Clonfert Cathedral, also known as St. Brendan’s Cathedral, is a twelfth-century Hiberno-Romanesque structure on the site of Saint Brendan’s sixth-century monastery in Clonfert, Ireland. Although the building currently serves a Church of Ireland congregation, Irish Protestants and Catholics share interest in preserving this relic of their common cultural heritage. The stone edifice is distinguished by its portal and sandstone doorway, acknowledged to be the finest of its type in Ireland. The doorway is centered amid an exuberantly carved series of recessing arches featuring geometric, zoomorphic, and Celtic designs, above which are found several carved heads. The soft sandstone structure has weathered severely. Earlier conservation efforts, which did not fully address all the building’s problems, as well as substantial biological growth, have compounded the deterioration. The cathedral is now the parish church of a dwindling congregation with minimal resources to repair the building without outside assistance.
2000 World Wonuments Watch
The Heritage Council of Ireland conducted a detailed conditions survey and planning study of Saint Brendan's. Several actions, including removal of past repairs and organic growths, and repointing of stones, were suggested. On its own, the small congregation could not afford the necessary repairs suggested by the preliminary survey and required additional expertise to carry out the conservation program. The site was included on the 2000 World Monuments Watch and WMF, with support from American Express and the Robert W. Wilson Challenge to Conserve Our Heritage, supported restoration efforts in 2003.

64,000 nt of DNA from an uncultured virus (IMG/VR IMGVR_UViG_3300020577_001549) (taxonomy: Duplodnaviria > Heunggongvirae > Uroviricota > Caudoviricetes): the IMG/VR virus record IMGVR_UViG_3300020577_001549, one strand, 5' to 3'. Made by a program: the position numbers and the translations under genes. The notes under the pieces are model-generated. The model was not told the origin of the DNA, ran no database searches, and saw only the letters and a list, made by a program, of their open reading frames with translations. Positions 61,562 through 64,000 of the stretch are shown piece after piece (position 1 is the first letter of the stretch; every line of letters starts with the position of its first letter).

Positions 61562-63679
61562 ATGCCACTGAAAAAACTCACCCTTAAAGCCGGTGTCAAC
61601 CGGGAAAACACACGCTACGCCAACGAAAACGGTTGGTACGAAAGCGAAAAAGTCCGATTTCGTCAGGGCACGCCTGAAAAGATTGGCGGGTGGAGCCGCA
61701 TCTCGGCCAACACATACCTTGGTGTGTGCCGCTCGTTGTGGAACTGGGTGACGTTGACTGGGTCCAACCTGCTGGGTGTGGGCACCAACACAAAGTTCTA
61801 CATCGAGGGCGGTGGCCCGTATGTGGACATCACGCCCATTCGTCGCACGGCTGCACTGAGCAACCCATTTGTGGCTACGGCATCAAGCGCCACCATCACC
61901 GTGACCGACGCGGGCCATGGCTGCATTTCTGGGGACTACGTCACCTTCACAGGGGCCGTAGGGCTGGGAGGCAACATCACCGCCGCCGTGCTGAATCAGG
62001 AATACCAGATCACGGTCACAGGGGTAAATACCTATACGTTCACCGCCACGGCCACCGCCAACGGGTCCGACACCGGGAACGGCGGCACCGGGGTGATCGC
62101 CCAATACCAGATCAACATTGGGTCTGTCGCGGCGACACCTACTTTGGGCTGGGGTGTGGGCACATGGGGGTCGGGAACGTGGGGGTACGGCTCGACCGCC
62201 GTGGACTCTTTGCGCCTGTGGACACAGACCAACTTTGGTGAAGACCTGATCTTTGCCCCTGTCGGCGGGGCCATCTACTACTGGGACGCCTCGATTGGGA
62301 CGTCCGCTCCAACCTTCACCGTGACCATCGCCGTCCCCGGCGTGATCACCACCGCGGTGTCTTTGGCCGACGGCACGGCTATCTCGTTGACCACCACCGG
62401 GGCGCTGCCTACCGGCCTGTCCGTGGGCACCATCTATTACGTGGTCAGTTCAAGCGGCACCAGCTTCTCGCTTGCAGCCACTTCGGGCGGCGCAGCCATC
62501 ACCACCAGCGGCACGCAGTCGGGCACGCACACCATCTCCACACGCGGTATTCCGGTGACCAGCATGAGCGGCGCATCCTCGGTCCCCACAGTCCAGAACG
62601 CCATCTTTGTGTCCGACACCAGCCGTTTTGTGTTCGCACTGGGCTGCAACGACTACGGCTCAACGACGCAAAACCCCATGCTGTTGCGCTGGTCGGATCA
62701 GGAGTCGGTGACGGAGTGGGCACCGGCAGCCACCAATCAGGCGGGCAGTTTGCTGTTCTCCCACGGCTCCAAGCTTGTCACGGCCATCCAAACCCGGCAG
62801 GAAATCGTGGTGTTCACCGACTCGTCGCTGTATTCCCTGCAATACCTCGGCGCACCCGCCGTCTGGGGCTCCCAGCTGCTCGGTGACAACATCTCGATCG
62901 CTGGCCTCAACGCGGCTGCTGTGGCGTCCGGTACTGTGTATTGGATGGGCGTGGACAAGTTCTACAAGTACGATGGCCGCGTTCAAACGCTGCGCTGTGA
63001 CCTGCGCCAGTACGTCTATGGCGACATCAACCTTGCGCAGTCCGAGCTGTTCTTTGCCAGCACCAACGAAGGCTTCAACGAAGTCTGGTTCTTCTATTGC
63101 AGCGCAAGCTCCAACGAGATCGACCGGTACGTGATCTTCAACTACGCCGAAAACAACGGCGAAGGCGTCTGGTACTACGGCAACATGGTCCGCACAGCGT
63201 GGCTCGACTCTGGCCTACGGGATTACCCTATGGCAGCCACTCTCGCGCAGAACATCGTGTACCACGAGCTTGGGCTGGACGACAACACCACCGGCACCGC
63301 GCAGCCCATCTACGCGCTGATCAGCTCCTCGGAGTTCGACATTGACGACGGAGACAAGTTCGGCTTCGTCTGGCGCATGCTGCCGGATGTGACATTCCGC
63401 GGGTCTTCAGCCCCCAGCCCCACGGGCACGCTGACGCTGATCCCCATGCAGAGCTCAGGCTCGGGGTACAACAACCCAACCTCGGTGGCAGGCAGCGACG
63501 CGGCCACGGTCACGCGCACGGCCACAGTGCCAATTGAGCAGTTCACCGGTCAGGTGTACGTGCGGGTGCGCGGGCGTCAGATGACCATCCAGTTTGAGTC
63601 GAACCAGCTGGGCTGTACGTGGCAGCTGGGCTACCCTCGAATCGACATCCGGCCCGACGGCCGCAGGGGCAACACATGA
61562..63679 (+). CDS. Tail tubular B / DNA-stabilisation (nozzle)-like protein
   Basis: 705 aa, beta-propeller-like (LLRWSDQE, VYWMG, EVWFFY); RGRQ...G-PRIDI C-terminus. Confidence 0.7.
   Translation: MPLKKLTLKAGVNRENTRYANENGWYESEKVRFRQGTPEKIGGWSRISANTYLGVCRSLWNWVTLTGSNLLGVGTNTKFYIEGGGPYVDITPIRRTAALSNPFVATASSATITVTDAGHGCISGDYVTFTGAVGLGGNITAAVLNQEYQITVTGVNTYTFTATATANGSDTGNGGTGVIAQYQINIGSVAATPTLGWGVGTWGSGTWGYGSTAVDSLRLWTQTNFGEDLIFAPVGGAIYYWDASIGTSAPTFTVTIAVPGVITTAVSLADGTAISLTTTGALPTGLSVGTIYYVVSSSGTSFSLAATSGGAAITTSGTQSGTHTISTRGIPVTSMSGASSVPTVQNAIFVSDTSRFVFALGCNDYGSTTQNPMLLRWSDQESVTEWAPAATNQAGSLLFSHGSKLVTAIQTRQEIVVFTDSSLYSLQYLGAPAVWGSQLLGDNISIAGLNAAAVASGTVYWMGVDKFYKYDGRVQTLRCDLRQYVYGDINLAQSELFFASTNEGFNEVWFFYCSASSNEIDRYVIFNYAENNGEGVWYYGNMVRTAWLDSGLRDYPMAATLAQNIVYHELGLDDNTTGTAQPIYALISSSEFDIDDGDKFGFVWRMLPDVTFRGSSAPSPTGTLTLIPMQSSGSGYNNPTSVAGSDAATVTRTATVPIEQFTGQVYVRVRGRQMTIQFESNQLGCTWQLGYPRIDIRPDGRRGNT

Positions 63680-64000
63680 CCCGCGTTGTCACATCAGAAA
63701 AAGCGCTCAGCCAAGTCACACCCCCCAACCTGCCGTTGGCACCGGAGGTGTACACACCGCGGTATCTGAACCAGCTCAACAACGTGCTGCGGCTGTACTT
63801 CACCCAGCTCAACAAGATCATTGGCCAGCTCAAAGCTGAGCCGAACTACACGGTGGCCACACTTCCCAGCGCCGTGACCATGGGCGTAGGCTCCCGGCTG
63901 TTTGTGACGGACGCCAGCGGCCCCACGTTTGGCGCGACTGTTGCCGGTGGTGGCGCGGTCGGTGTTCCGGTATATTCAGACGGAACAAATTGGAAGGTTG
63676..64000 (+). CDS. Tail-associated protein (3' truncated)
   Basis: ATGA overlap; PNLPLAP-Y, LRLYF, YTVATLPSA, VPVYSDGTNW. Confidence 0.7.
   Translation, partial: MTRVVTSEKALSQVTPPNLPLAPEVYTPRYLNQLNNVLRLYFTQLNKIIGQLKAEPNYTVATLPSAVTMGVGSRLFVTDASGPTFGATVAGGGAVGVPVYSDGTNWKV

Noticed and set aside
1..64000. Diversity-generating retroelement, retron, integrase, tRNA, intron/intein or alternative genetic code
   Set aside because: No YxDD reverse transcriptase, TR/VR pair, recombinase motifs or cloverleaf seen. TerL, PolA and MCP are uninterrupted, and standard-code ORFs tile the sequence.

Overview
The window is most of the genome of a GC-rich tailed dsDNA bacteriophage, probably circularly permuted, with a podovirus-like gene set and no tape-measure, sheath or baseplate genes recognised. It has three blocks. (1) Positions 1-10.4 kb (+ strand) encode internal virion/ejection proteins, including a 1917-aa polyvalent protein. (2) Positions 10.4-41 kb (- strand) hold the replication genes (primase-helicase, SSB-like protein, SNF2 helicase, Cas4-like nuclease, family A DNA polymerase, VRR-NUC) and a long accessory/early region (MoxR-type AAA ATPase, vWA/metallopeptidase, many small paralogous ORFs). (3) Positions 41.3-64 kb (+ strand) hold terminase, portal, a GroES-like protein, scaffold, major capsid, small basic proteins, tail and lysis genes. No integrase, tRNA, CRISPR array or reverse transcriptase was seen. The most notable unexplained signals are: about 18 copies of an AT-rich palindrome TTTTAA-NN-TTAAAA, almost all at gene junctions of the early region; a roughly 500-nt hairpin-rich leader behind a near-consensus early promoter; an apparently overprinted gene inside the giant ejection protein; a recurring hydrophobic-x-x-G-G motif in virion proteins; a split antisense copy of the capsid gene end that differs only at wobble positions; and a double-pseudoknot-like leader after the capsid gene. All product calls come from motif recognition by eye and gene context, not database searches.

Founded by Saint Brendan, known as "the navigator" because of his legendary voyage across the Atlantic Ocean in the sixth century, the cathedral at Clonfert functioned throughout the Middle Ages as a vibrant monastery. The compound was expanded and completed around 1164 in the Hiberno-Romanesque style; characteristic decorations include abstract geometric patterns, dense curvilinear forms, zoomorphic figures, and traditional Celtic designs. Saint Brendan’s Cathedral marks an important moment in the development of Irish architecture and design. The west portal is considered one of the finest examples of twelfth-century carving in Ireland. Various educational and narrative values of the site, in combination with the prototypical interior design, make the cathedral equally valuable to Ireland’s national history and the broader history of art.